Typical Soil Analysis 

Sunday, May 5, 2013

Tree myths, that's what's up.

This past week I saw an article from The Guardian about tree myths posted by The Garden Professors BLOG  I know what you're thinking, some one else spends spare time writing about plants.  But for-real, it was pretty interesting, and I'd encourage you to give it a read.  Below are my comments on the 9 myths they choose.

MYTH 1 Compost tea suppresses disease:
Compost tea can be a polarizing topic for arborists.  Compost teas are a way to introduce organic matter into the soil.  Over time this can improve soil nutrient availability, texture, and structure.  Compost tea pushers have made many claims, including that foliar application of compost teas can prevent leaf diseases.  That's just silly.  Wetting leaves with seeped organic matter may actually encourage the development of leaf diseases.  Most leaf spot fungus require a cool wet environment to proliferate, and spraying leaves with compost teas may provide the moisture.

MYTH 2 Lighten clay by adding sand:
I've seen arborists attempt to drill holes in clay soils and back fill the holes with sand, or a large aggregate like stalite.   The problem with this strategy is it ignores a basic principle of water.  Water does not move in between different textures well (i.e. course texture aggregate to a fine texture clay).  So when this management strategy is employed there is still poorly drained clay with sand filled holes full of water.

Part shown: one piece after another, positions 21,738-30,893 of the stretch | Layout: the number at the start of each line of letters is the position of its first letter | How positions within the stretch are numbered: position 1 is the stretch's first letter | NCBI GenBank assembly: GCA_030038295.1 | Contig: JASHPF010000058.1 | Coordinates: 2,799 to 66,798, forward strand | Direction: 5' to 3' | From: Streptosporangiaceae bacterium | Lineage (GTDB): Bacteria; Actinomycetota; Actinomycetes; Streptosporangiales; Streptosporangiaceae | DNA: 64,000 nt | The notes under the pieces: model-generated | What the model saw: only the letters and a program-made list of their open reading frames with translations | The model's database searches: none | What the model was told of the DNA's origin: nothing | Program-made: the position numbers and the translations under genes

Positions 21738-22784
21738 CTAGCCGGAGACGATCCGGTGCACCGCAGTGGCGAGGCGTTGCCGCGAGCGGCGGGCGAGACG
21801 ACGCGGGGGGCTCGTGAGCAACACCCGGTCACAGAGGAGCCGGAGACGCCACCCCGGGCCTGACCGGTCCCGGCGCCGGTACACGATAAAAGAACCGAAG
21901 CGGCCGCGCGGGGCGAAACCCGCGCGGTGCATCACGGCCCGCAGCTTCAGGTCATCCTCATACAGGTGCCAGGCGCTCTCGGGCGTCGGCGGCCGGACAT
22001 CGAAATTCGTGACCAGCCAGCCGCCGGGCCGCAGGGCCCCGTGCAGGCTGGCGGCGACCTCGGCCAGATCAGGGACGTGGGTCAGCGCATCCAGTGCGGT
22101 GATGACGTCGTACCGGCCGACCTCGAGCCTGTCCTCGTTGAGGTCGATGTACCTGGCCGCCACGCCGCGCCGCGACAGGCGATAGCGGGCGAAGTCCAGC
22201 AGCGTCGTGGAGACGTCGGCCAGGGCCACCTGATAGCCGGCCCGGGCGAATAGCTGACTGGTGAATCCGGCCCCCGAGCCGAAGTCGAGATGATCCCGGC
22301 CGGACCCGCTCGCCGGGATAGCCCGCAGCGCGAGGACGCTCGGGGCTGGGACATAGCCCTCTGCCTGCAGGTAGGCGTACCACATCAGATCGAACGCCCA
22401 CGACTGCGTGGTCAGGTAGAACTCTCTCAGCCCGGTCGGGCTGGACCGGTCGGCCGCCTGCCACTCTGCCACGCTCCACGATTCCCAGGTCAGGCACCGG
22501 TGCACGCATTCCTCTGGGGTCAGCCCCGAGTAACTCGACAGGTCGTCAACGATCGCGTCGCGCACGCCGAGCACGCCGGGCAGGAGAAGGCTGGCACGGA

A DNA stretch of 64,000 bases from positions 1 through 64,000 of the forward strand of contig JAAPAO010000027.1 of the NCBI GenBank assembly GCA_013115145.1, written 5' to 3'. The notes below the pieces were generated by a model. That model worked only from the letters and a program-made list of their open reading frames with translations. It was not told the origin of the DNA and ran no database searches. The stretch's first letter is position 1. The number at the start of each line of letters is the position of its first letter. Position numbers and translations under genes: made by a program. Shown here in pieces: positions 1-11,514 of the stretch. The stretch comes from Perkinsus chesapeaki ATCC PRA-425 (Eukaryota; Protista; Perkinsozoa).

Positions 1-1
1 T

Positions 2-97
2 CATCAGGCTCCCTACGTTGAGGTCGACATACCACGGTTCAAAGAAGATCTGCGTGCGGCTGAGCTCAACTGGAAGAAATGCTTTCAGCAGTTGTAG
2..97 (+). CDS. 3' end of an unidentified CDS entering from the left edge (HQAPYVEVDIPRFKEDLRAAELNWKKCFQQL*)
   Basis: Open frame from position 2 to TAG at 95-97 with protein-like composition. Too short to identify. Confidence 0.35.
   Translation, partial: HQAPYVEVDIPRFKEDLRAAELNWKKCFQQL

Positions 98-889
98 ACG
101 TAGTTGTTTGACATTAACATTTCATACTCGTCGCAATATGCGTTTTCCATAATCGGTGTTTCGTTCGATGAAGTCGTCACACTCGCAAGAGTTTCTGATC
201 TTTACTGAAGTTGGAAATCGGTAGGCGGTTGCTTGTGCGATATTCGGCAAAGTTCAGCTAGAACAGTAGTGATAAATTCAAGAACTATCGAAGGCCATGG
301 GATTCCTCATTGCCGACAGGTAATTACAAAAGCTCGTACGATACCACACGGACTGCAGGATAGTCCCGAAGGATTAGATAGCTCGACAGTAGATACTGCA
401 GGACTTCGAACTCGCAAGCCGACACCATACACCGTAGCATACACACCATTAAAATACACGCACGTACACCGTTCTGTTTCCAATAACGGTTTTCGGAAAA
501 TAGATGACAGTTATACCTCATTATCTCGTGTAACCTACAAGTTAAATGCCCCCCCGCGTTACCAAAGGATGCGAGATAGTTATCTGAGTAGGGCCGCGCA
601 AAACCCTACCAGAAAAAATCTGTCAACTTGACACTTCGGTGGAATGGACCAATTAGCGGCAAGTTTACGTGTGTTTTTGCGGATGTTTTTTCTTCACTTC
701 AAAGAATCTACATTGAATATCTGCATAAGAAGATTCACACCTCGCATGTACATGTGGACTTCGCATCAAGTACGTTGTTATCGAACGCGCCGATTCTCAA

MYTH 3 Young trees should be staked:
Trees need to move naturally in the wind to put on reaction wood and build taper.

 MYTH 4 Sun through water burns leaves:
 This seems commonly reported on Japanese maples. In most cases it's actually fungal leaf spot, which really is just an aesthetic issue.

 MYTH 5 Tree wounds need dressing:
Most decay fungi need moisture to survive. Painting an open wound can allow moisture to build up behind the sealant, thus creating a perfect habitat for fungi. Now there have been some studies that show some wound sealants may discourage some insect pests from invading new tree wounds.

 MYTH 6 Biodynamic is best:
Using astrology to pick days to plant?  I suppose it would make sense to some early 20th century gardeners. 

MYTH 7 Gravel helps containers drain better:
Once again, water does not like to move between different textures. Putting gravel at the bottom of a pot has the exact opposite effect, keeping water in the finer texture soil longer.

 MYTH 8 Add bone meal and compost when planting trees:
Digging a tree, transporting it to a new area, and then planting it in a foreign soil is a big stress to a plant.  Throwing it in to a super nutrient rich media, believe it or not, can traumatize a new transplant.  Caution needs to be taken when choosing what type of amendments are being put in to the soil.  As the article states, adding to much of an element, like phosphorus, can inhibit plant growth.  More may often not be better, especially in the landscape.

MYTH 9 Natural is safer:
There is no such thing as a safe poison.  Be it found in nature or man made, poison is poison.  We use pesticides to kill pests and diseases.  Some are less toxic than others, and some have different modes of action.  When choosing a pesticide the mode of action, its persistence in the environment, etc. should be your deciding factors.  Not that it has an OMRI stamp and is made from dandelions.